Day 158-161

I’ve been staring at my keyboard all morning trying to figure out the best way to start this post.

My first draft was talking about all the home movies I have from my childhood because my Grampy had gotten a camera before one of his visits and didn’t put the thing down the entire time he was with us. There’s this great moment on one of the tapes. Grampy is standing at the top of the hill that our house sat on and he’s filming me and Megan walking up the hill from the school bus. Megan walks up first and Grampy asks her, “Where’s your sister?”. Megan points behind her and casually offers Grampy an oyster cracker from the bag she’s snacking on. A few minutes later I come waddling up the hill carrying not only my backpack, but Megan’s as well. Grampy thought this was hysterical and instead of rushing to help his six-year-old granddaughter carry one hundred pounds worth of school books, he kept rolling… and laughing. Grampy never really babied me the way other family members did. He knew a secret about me that I don’t even think I knew at the time. He knew I was a lot tougher than I let on.

I erased that opening. The words didn’t seem to do this post justice.

My second pass at it was all about leading a double life, in the best way possible. For as long as I can remember, our family vacations during the holidays and over the summer involved a trip to Missouri, where my mom is from. We’d spend weeks there at a time because there was always a lot of (very different) ground to cover. We’d usually start at my Grammy’s house. Grammy’s house was big and looked like a page out of a Martha Stewart magazine and it always smelled like something was cooking or baking. Most mornings I’d be woken up early to go shopping or on some sort of girly adventure. After a few days in the city, we’d pile in the car and make a two or three hour drive to Grampy’s house, in Osceola, Missouri. Population 400 (and I think that’s counting the people in the cemetary). Grampy lived on a dirt road in a cozy three bedroom home that was decorated with collectibles and memories. We’d sleep with the windows open in the summer since there was no A/C and I was always surprised by how silent everything was at night. I’d get woken up early in the morning to ride ATV’s or go fishing. Shoes weren’t a necesity, unless we were going to walk down the dirt road to the country store on the corner for an ice cream cone. That was real country living and I loved it. I loved my double life.

Backspace, backspace, backspace. The above still didn’t seem quite right.

How do I write about this? What am I supposed to say? Why did I think this was going to be easier than it’s been?

My Grampy died. He had been sick for a long time. He was placed into hospice care a few weeks ago and we were all told to prepare ourselves for what was coming and I thought I did. I thought I could handle this.

I knew Grampy wasn’t happy just lying in a bed. He was an active guy and always on the go. He also had an incredible amount of faith. All of us knew he was going to Heaven and he was looking forward to it. I know my Grampy is probably up there fishing with Jesus right now and he’s probably the happiest he’s ever been.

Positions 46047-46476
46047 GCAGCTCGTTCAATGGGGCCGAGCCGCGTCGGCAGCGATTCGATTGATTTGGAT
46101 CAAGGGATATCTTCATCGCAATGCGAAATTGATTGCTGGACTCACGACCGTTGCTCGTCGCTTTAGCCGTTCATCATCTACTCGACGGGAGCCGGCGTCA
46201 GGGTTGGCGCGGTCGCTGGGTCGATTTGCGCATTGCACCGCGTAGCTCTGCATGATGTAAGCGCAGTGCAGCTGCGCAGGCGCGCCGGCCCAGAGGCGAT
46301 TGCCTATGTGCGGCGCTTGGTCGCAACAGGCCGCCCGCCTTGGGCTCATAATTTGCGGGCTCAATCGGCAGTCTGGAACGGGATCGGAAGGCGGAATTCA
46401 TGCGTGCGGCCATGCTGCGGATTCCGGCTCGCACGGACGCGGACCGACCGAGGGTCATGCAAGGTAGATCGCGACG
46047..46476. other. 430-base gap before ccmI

Then why is this still so hard?

He was my favorite person in the entire world. He was the funniest, sassiest, strongest, most gracious, person you’ll ever meet. He was my biggest fan. He sat through countless dance recitals, and concerts, and school plays. He never let me quit, even when I thought I wanted to. Just hearing him say “I believe in you”, kept me going for another day. I can’t wrap my head around the fact that I’m never going to hear him say that again. I dreamed about taking him to a movie premiere or watching my latest TV show with him. I guess there was still a lot I was hoping we could do together.

I do know that I’m lucky to have been able to share my faith with him because I find some peace in knowing that he will still see everything I accomplish in the future. I know he’s watching over me and everyone he loved. Heaven definitely gained an incredible angel this week.

Heaven also gained a comedian. I think everyone that knew Ralph Kleechultee has a favorite joke he told. As hard as it was to start this post, I think the only appropriate way to end it is innappropraitely, with the last joke Grampy Ralph told me.

A woman had a prize winning schnauzer. One day, the woman took her schnauzer to a competition in Kansas City and for the first time the dog lost. When the woman asked the judge why he said it was because there was too much fur in between the dogs toes. The woman went to the pharmacy to buy some Nair to remove the fur from her schnauzer’s toes. When she was checking out, the pharmacist told her, “you know when you use this, you can’t wear stockings for a week”. “Oh it’s not for my legs”, the woman replied. “Well then you can’t use deodorant for a week”, the pharamcist informed her. “No. It’s for my schnauzer”, said the woman. “Well then you can’t ride a bike for a week”, replied the pharmacist.

Yup. That was my Grampy’s sense of humor. I guess no one needs to wonder where I get it from now….

Rest in peace, Grampy. I know I’ll laugh with you again someday.

One thought on “Day 158-161”

  1. My baby girl, Your memories warm my heart 🙂 Yes, he was a special man and loved his family more than words. Thank you for sharing. Love you, Mom


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